Pelf notches No. 15, hugs skipper

Mike Pelfrey never did get to display his affection for Jerry Manuel on the mound during Thursday’s series finale against the Pittsburgh Pirates.

Instead, Pelfrey struck out Neil Walker to strand two runners in scoring position and complete the top of the seventh inning. Pelfrey then went to the dugout with his pitch count at 110 and learned he was done in the less-visible locale.

Pelfrey, who had received flak for having his back to Manuel when the manager removed the right-hander from the right-hander’s previous start, this time hugged Manuel as the two men smiled.

AP Photo/Kathy Willens

Mike Pelfrey has the most home wins by a Met since Mike Hampton in 2000.

“He joked around and said, ‘Hey, I was afraid to come out there. I didn’t want you to turn your back on me,’” Pelfrey said. “It was funny. Last week there wasn’t any [malicious] intention. I was obviously upset. I wasn’t upset he was taking me out. I was upset with myself. I guess that kind of got blown up more than it should have. I gave him a big hug in the dugout. I hope the camera was on.”

“He said he was waiting for me to come out [to the mound] so he could hug me,” Manuel said. “I said, ‘No. We won’t get into any of that out there now.’ … There’s no problem with me and Pelfrey.”

With Thursday’s soggy 6-2 win against the Pirates, Pelfrey improved to 15-9 and the Mets moved over .500 for the first time since Aug. 24.

Pelfrey, who is 10-3 at Citi Field, became the first double-digit winner at home since Mike Hampton had 11 wins at Shea Stadium in 2000, according to ESPN Stats & Information.

Pelfrey allowed two earned runs and six hits while striking out four and walking four in seven innings despite rain throughout his outing.

“The rain never got too bad, I didn’t think,” Pelfrey said. “They did a good job of keeping the mound pretty dry. I never slipped or anything like that. If you can just find a way to keep your hands dry, which I thought I did a good job of, then the rain doesn’t become an issue.”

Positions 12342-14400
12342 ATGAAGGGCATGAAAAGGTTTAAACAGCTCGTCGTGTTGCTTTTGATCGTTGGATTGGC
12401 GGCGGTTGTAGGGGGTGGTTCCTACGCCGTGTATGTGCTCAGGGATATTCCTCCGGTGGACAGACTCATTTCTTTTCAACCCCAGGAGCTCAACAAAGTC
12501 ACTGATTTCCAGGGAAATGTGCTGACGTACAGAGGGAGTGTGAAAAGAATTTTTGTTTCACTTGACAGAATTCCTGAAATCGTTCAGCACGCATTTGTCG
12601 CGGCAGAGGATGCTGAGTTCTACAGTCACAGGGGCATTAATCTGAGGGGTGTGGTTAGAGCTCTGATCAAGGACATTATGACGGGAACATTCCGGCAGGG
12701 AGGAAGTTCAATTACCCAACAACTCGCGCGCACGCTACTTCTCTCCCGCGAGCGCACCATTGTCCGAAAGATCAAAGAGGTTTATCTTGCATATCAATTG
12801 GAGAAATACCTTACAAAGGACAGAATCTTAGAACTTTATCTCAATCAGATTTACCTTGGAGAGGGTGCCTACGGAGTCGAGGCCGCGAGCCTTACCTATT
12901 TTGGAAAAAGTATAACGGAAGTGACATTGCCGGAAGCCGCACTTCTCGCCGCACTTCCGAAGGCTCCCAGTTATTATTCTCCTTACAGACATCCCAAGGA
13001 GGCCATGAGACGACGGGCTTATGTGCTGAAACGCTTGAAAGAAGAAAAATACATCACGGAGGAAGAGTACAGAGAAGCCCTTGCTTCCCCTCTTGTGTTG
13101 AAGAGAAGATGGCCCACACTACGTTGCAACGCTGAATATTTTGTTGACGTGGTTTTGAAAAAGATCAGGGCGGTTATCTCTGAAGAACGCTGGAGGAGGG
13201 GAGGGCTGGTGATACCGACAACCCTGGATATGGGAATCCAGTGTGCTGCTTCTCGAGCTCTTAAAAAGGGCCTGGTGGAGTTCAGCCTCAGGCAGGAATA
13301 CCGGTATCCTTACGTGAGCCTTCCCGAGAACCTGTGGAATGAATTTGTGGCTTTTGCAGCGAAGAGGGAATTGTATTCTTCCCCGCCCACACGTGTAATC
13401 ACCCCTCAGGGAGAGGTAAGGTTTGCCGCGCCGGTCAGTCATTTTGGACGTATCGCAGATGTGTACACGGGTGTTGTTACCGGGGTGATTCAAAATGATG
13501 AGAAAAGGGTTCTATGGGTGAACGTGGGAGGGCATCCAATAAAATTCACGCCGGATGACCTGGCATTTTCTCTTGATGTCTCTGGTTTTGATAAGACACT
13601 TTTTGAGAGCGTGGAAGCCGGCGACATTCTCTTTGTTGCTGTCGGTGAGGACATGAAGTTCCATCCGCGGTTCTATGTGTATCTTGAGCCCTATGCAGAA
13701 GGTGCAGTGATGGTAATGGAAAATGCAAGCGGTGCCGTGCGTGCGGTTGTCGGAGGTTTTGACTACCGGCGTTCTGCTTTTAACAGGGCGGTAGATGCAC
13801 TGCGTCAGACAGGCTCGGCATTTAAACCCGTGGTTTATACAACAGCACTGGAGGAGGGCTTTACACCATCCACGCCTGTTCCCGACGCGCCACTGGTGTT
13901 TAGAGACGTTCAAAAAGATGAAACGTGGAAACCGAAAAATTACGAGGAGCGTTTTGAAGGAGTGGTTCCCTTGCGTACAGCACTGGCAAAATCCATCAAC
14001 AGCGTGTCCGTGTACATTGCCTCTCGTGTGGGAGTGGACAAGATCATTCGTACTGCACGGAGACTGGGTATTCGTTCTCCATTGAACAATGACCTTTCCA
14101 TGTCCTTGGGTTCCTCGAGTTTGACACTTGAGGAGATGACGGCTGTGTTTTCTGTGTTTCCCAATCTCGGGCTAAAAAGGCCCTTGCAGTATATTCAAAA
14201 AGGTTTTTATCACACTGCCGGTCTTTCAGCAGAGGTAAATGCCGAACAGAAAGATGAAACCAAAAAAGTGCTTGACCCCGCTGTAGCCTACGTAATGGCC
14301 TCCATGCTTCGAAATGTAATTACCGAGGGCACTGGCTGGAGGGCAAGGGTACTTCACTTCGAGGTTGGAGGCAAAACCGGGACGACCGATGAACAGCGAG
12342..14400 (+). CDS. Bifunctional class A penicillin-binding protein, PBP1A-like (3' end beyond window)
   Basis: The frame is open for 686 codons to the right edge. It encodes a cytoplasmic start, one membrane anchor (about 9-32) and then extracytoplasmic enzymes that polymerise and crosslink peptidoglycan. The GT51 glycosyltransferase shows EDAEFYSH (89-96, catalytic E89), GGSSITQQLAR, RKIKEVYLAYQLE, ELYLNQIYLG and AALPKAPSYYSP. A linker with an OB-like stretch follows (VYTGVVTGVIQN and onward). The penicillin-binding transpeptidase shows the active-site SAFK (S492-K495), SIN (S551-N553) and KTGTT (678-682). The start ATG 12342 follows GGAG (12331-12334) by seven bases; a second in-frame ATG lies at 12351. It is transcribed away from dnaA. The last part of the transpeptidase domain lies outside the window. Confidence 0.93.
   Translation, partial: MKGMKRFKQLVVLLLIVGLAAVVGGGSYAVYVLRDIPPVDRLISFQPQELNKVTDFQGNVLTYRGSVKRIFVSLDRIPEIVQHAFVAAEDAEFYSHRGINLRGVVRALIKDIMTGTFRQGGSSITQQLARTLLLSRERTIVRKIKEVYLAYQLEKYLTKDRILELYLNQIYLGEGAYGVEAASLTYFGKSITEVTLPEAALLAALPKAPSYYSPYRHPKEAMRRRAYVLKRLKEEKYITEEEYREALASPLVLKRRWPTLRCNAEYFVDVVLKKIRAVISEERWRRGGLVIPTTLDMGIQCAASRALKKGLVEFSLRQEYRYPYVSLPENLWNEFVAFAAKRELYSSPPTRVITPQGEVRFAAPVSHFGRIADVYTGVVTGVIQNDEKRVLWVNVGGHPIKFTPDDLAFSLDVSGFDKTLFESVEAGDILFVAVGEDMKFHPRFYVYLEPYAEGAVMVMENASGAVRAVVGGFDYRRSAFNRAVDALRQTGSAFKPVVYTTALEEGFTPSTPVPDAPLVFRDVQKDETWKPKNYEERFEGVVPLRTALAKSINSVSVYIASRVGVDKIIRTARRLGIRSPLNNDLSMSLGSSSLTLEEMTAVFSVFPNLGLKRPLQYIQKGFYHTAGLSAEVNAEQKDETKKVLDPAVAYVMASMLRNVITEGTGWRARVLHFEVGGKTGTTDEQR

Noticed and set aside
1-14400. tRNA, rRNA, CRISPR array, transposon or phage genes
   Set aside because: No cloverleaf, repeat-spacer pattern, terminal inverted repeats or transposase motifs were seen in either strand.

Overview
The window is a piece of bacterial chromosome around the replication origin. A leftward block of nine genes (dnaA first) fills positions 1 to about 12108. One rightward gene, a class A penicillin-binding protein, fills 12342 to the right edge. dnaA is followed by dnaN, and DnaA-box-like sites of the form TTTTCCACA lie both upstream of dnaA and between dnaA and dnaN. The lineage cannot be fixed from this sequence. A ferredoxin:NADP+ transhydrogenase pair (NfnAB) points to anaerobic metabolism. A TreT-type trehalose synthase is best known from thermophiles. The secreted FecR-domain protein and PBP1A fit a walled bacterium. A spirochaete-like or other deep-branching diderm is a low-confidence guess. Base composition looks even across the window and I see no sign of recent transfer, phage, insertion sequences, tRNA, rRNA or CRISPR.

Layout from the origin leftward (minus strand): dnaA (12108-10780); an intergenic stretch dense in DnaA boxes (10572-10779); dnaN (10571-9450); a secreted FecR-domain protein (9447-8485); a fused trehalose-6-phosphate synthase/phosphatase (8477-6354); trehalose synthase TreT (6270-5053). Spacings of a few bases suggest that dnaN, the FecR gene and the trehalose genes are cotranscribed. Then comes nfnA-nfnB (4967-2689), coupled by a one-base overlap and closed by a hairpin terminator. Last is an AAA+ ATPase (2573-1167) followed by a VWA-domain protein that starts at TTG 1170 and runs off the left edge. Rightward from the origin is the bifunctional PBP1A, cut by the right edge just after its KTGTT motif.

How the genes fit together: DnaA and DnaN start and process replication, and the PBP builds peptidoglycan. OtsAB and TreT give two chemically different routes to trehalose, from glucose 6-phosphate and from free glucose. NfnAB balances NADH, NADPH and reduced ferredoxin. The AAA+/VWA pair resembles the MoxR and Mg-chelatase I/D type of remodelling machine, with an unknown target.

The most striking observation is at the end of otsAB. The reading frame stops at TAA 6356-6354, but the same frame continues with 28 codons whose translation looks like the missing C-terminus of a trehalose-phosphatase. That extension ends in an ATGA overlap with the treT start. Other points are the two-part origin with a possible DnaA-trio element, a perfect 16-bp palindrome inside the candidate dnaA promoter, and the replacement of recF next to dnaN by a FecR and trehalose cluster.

His strikeout of Walker in the seventh on an 85 mph split-finger fastball, which stranded two runners and ended his outing, preserved a 3-2 lead at that point.

“All night we had pounded him in,” Pelfrey said about the approach to Walker. “… I think maybe he was looking there again. So, obviously, if he’s opening up, and you throw a split, all he has left is his hands. I think it might have surprised him that we threw a splitter there.”

Pelfrey actually produced the tiebreaking RBI the previous half-inning and lifted his season average to .125. He chuckled recalling that at-bat, suggesting he thought Pirates reliever Sean Gallagher had thrown him a fastball.

“I looked up and it was a slider,” Pelfrey said, referring to a check of the scoreboard, which displays the pitch type and velocity. “That’s why I’m not even hitting my weight.”

As for his season, Pelfrey raced to a 9-1 start before taking a nosedive. He went 1-5 with a 7.74 ERA and .393 opponent batting average in a nine-start stretch from June 19-Aug. 4, but has since rebounded.

“I feel good,” said Pelfrey, who is making $500,000 this season and will be arbitration-eligible for the first time. “Coming into the year I wanted to win 15 games. That was one of my goals that I set. The other goal was 200 innings. We have three more starts to get there [from Pelfrey’s current 182 2/3]. Hopefully we can pile on a couple of more wins and we’ll see what happens. So far this season has been good.

“I had a god-awful month -- one month was awful -- but I think besides that the big picture has been pretty good. I think as you start to struggle you have to find a way to get back on track. It took me, I don’t know, seven starts to get back track. It’s a little longer than I would have liked. I feel like I’m back where I need to be.”

Pelfrey said he got away from relying on his best pitches during his swoon.

“My strength was my fastball,” he said. “I got into a little mode of almost trying to trick guys and throwing too many offspeed pitches. If I go out there and I’m going to get beat, I need to get beat with my fastball -- my best pitch -- instead of getting beat with your third- or fourth-best pitch.”

Before the game, Manuel spoke about limiting the innings for Pelfrey as well as for Dillon Gee and Jon Niese down the stretch to ensure they weren’t overburdened -- in terms of pitches per outing, not number of starts. Pelfrey suggested that wasn’t necessary, noting he threw 200 2/3 innings in 2008 and that endurance can help in future seasons.

“Obviously you don’t feel as good as you felt early in the year,” Pelfrey said. “… I feel good enough to go out there every day and compete and pitch. As long as I feel like that and nothing is bothering me, I don’t see any reason why I shouldn’t be able to keep going out there.”